Zip code already exists in all transactions.

The five digit sips can be changed, or the localities or states can solve the division for the zip code.

Using zip is the least burdensome way to deal with distribution, and those jurisdictions unwilling to accept that can just not opt in and try to collect the tax themselves . . .


Comment Re:They should talk to Congress, not courts. (Score 1) 178

I am a lawyer, but this isn't legal advice. I charge for that.

No, it isn't comparable to that at all.

All or nearly all states have a "use tax" in the same amount as their "sales tax." Almost everywhere, both of these taxes are on on the purchaser, not the seller. In the sales tax case, the vendor is required to collect that tax on the buyer for the state and hold it in trust. (The only exception I know is California, for which the tax is on the seller. The only practical difference is if the merchant late files bankruptcy, making California's dischargeable after a time if the returns were filed).

Anyway, the taxes already exist, and are on the buyer, not the seller. The questions is not whether the tax exists, but whether the seller can be compelled to collect the taxes on behalf of fifty states, a few territories, and the zillions of subdivisions.

If every city could require its own tax return, it would be so burdensome as to take out every seller other than amazon (and maybe walmart). In fact, the compliance costs would exceed the taxes for most sellers. (sidenote: prior to last month's changes, compliance cost for the US corporate tax were twice the revenue raised).

Now, at some level of sales volume, the burden becomes relatively small compared to the profits, and it stops being unreasonable, at least in principle.

Note that the prior law is *NOT* that the taxes cannot be assessed, or even that states can't require them, but rather that in the absence of Congressional action, the states can only look to their residents, not the out of state vendors.

I really don't expect that to change (in fact, it is really hard to argue the position that Wyoming can constitutionally impose an obligation on the Wyoming vendor).

Rather, there will be some rulings reached along the way to a similar result, which serve to clarify that this is Congress' job.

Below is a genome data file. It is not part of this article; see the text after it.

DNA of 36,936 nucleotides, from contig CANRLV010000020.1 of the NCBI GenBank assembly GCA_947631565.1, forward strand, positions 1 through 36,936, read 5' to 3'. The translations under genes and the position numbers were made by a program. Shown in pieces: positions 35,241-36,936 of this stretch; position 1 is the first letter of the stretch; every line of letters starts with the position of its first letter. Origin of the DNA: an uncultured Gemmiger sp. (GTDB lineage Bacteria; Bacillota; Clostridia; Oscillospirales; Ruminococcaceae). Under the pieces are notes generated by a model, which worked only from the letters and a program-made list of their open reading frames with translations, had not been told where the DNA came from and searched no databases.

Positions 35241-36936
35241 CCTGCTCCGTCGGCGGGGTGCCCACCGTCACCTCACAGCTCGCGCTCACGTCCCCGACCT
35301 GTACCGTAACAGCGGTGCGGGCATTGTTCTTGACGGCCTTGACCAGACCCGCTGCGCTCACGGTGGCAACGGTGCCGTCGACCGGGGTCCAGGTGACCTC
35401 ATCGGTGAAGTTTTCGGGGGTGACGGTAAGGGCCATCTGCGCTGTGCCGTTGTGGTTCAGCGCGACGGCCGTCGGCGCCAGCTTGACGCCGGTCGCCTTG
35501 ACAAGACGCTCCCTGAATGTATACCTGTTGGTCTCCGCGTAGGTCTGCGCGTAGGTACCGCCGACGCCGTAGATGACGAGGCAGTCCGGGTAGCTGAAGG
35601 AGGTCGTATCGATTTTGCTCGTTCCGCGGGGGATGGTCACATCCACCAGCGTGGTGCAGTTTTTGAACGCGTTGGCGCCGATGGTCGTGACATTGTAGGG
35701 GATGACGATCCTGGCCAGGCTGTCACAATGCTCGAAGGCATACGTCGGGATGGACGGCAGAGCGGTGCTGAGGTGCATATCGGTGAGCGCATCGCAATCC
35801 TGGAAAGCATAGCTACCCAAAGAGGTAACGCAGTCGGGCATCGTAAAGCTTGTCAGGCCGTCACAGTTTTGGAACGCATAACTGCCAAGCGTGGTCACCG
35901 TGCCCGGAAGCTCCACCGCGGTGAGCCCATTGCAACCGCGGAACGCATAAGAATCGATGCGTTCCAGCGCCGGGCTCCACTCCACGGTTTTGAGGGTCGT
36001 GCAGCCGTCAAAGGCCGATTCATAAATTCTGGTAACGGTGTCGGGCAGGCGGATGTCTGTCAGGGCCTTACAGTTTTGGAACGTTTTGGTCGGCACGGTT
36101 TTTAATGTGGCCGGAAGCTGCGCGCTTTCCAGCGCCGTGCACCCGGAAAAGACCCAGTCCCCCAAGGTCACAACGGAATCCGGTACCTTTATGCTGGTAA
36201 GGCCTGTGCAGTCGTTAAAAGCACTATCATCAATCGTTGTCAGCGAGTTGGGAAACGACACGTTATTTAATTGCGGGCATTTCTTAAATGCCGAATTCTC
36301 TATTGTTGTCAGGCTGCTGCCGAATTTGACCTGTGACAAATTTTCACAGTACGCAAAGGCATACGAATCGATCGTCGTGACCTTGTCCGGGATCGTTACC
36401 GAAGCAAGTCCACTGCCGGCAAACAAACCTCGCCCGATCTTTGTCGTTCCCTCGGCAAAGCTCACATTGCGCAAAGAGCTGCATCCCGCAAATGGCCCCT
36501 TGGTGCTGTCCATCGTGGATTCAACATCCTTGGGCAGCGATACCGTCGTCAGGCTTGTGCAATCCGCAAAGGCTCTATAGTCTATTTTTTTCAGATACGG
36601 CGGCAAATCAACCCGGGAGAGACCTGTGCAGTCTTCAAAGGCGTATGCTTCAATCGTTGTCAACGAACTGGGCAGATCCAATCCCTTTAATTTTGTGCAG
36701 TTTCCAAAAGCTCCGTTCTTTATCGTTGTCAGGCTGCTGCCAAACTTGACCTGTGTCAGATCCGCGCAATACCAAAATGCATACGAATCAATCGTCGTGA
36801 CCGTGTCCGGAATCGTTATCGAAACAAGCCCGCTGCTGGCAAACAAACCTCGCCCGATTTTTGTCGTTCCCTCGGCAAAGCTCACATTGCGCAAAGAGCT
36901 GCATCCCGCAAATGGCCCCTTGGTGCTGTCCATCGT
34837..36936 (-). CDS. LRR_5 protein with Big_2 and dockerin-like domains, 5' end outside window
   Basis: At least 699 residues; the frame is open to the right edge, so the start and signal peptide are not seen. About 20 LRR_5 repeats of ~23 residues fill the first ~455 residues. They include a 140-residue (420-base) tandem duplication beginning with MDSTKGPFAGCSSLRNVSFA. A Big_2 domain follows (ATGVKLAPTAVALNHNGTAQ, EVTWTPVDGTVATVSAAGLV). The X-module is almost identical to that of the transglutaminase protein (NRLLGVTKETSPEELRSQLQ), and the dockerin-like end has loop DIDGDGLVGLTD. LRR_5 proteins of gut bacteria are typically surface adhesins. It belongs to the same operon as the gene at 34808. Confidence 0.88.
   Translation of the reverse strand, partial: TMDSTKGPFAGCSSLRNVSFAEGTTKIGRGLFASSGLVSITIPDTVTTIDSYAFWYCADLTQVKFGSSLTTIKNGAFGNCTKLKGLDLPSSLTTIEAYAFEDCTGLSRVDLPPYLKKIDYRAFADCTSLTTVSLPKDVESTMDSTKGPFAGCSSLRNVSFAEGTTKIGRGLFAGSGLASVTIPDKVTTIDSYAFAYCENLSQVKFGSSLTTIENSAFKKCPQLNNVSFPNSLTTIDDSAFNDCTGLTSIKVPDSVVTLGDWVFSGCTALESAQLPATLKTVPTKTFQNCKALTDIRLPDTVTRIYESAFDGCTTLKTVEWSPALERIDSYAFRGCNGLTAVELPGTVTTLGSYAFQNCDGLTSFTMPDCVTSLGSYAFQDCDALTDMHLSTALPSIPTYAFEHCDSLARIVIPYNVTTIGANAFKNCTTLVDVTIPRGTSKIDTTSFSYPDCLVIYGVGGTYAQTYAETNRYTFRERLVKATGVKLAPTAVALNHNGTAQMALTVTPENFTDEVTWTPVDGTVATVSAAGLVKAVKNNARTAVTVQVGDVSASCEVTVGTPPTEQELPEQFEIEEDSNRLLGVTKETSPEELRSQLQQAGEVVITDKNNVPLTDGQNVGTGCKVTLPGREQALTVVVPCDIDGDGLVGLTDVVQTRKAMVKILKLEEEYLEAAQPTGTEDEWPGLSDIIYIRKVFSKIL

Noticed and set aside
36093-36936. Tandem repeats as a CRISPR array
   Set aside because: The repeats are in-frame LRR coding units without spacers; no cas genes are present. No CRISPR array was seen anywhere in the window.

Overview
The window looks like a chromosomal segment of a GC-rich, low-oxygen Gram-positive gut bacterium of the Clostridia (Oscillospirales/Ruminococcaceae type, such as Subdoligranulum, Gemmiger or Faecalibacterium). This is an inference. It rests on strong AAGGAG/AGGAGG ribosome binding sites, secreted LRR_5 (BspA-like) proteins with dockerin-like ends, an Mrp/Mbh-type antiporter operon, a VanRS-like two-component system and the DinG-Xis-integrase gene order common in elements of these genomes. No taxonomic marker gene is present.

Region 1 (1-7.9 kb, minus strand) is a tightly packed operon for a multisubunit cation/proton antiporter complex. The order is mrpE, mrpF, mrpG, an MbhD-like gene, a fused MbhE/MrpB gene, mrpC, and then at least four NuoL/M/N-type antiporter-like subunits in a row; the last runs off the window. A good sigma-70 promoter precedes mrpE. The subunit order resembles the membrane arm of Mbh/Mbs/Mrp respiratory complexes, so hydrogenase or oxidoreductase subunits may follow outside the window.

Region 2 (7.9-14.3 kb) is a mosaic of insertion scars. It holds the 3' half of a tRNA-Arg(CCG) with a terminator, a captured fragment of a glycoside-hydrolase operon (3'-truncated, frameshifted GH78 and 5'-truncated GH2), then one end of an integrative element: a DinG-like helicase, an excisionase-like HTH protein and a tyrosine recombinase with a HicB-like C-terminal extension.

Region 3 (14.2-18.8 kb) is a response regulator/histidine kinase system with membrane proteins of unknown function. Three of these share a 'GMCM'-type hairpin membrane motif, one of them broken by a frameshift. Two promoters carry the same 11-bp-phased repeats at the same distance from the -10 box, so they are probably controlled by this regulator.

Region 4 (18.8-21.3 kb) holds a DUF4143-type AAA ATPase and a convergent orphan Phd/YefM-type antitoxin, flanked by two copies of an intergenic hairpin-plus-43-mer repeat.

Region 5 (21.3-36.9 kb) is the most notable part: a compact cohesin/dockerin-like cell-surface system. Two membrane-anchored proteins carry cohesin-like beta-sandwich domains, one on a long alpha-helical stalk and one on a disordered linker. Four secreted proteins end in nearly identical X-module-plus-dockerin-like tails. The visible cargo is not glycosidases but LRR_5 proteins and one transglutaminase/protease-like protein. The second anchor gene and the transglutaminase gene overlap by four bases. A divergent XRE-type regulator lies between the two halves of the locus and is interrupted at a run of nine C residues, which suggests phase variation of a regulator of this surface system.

Twenty years ago, the sane thing to do was leave the infant internet alone and see what happened; maybe these small vendors would change the world or something.

Today, the sane Congressional solution would be to require a single monthly report and payment, with the report broken down by zip code. (and for those jurisdictions that have multiple rates within a zip code, that's just too bad. Get your act together).

To be clear, states would have to opt in to this federal program (but those that didn't would be stuck trying to collect from their own residents).

A threshold on sales for having to file would be appropriate. Given that, as the world has worked out, most sales of very small merchants occur through amazon, eBay, etc., tacking this on to their system would be a minimal cost (in fact, they could take care of it entirely, leaving no burden on the seller).

For that matter, there's not a compelling reason not to simply apply this to *all* sales for such aggregators that collect the funds; it would even be simpler.


Comment Re:Absention gets the seat (Score 1) 498

Nevada actually has a None of the Above choice for all statewide offices, including presidential electors.

unfortunately, it does't actually mean anything, and is just a null vote. I"d *love* to have it force a new election banning the current candidates.

In practice, it and the third parties tend to pick up a larger combined share than the margin of victory.

Comment Re:Long Live The Republic (Score 1) 498

That really came, though, as a taxation issue.

The rise of the parliament as legislating came from the demands of the English parliament that the king address their grievances before awarding revenue. In time this power of the purse became supreme. It was essentially the case that the king was asking those who would be taxed for payments in excess of their feudal obligations.

It really wasn't so much land *ownership* as the *taxes* from it that led to this. I think even fairly early English usage enfranchised large personal property tax payers, such as merchants.

This system spread to most/all former English possessions, such as the US.
Universal franchise is a fairly modern notion.

One of my own pet schemes is to expand the constitutional guarantee of a republican form of state government such that each state must have a legislative chamber in which *only* net taxpayers vote (and, yes, there's a lot of room to quibble about who that is [personally, I wouldn't include a government salary as a transfer to be deducted]), repeal the idiotic 17th amendment (the worst mistake in the history of the republic, and the proximate cause of the modern centralization of power), and require that the US senators be appointed by the tax-paying chamber of the state legislature--to the point that the Senate would refuse to seat any person who had been chosen in a shadow election and rubber-stamped by that house.

hawk, not a small-d democrat